After failing to make a list issued by Tesla Motors Inc (TSLA) of states that the automaker says it would prefer to deploy a multibillion-dollar battery plant in, California is moving to address Tesla’s grievances. Californian lawmakers have reportedly come up with a bill that seeks to incentivize Tesla Motors if it builds its highly-anticipated Gigafactory in the state. The bill will reportedly make it easier for Tesla to receive regulatory approvals in a timely manner; a concern Tesla had cited as a reason for not considering its home ground as it finalized its plans for the factory.
California, known for its stiff laws, is showing flexibility in order to persuade Tesla to make a $5 billion investment and create 6,500 jobs in the state by building its battery plant there. Hosting the world’s largest battery factory, which is slated to supply battery packs for zero-emission vehicles and other “green” technologies, also serves the state’s image as a leading advocate for environment-friendly initiatives.
The news came after Tesla CEO Elon Musk said in an annual shareholder meeting Tuesday that the company is considering breaking ground for the Gigafactory in three, instead of two, states. He said the first site could be announced as early as next month.
The states of Nevada, Texas, Arizona and New Mexico are frontrunners in the competition to host the Gigafactory. California, despite being Tesla Motors’ home state, was never considered because Musk believed the state’s “circuitous project-approval process could take too long.”
But with California trying to remove the bottlenecks Musk pointed out, that may change. We say this because the state holds a major edge over its competition: Tesla’s primary vehicle factory, located in Fremont, California, is merely 186 kilometers away from one of the possible sites (a former Air Force base near Sacramento) for the Gigafactory. Setting up the factory in California will help Tesla consolidate its operations and transport battery packs cheaper and an in a more timely manner than if it builds the plant elsewhere.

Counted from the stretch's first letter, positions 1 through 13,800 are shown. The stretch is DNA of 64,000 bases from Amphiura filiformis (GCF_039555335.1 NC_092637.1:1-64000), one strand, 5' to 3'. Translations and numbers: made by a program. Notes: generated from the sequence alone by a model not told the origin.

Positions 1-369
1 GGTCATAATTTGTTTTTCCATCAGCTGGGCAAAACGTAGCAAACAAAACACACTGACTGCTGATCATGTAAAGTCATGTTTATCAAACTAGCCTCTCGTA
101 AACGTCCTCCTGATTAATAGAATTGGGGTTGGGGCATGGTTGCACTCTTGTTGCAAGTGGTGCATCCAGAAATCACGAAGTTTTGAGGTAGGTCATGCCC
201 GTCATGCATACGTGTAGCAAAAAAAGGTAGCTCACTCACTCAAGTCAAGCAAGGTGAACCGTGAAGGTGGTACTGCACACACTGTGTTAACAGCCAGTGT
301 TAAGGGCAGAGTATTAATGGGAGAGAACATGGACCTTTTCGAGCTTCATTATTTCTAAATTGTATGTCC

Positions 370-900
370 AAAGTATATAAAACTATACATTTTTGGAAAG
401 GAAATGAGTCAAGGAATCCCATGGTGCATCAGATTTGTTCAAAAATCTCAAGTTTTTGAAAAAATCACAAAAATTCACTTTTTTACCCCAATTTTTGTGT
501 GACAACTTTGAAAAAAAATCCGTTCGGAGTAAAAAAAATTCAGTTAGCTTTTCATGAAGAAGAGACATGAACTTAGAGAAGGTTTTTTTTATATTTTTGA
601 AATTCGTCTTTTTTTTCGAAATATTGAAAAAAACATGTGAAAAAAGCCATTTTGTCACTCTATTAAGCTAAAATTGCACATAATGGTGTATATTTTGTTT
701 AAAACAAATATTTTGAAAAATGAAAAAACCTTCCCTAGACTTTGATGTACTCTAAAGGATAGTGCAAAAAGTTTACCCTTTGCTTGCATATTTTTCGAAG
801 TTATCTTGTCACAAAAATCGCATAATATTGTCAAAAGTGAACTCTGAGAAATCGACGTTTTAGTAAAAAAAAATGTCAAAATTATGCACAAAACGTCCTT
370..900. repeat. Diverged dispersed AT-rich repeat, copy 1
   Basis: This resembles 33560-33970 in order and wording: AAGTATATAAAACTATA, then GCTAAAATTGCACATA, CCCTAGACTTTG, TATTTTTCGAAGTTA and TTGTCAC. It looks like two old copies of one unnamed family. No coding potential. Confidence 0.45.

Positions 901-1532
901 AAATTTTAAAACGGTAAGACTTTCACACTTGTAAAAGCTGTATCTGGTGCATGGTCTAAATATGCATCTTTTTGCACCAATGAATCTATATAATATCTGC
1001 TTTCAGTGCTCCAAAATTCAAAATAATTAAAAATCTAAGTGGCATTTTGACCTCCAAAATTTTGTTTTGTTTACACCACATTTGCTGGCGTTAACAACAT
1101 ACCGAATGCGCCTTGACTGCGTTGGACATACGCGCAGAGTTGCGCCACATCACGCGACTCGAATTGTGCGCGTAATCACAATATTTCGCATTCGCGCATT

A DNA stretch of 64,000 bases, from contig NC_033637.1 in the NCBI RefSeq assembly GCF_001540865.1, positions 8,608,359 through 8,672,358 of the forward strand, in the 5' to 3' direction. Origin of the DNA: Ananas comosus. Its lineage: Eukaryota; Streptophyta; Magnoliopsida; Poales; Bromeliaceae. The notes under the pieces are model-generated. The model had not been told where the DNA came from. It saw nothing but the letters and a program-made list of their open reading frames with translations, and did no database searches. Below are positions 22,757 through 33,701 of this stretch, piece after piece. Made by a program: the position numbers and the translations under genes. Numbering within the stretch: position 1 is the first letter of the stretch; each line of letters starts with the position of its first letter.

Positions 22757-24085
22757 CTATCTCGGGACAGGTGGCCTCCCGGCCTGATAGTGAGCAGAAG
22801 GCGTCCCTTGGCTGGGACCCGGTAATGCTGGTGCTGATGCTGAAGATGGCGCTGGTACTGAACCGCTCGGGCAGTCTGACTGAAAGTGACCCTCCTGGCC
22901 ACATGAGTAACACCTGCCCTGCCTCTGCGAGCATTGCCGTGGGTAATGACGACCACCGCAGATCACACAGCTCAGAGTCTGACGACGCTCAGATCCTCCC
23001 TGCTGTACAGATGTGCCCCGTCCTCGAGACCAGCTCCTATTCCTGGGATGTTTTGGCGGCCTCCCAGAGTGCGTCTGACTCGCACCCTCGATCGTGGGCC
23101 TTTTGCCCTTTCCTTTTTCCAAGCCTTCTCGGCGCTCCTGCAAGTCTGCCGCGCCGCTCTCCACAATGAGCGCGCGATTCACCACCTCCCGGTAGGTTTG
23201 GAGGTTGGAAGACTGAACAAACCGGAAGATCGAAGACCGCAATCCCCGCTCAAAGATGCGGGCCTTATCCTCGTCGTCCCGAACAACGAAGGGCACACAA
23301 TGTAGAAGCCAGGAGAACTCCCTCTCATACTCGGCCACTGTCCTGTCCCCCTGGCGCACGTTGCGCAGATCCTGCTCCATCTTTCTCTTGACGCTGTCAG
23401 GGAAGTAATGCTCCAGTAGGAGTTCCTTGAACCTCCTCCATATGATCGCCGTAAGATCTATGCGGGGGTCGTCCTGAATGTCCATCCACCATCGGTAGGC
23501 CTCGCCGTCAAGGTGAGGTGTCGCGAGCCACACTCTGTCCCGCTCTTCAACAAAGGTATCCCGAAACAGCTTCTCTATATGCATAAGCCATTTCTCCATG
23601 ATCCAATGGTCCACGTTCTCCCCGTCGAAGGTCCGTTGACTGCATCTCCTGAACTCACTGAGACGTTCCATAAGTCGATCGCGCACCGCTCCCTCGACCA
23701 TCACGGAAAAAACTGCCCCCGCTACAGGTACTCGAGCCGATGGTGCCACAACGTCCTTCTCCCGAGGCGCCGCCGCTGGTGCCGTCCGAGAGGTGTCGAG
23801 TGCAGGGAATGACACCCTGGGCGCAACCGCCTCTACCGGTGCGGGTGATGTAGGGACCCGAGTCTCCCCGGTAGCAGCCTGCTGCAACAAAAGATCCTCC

Tesla is aiming to time the completion of the battery plant with the launch of its mass-market Model E car in 2017, as the company’s increased production and sales volumes will require a consistent supply of battery packs in large quantities. Delivery times, therefore, appear to be the deciding factor in Tesla’s decision to choose a location for the much-hyped battery plant.
In a separate update, the Associated Press reported that three lawyers in the state of New Jersey had presented a bill yesterday to remove a ban on electric car makers selling their automobiles directly to customers via company-owned stores.
The bill, which directly affects Tesla, was approved by New Jersey’s Assembly Consumer Affairs Committee with an absolute majority. Under the rules introduced, Tesla can operate up to four stores and an additional service station in the state. The automaker currently has just two stores in New Jersey, which were serving as display galleries while the ban was in effect.
Tesla had appealed in April against the New Jersey ban, said to have been lobbied for by auto dealers in the state. The fact that its case gained favor with the authorities tips the odds in its favor. New Jersey’s decision could also set a good precedent for the company, which is currently battling auto dealerships in other states as well.
Tesla rose 1.43% yesterday to $206.9. The stock has gained 35.7% year-to-date.
For an in-depth analysis on Tesla Motors Inc, refer to: Tesla Motors – Stock Drivers in 2014.
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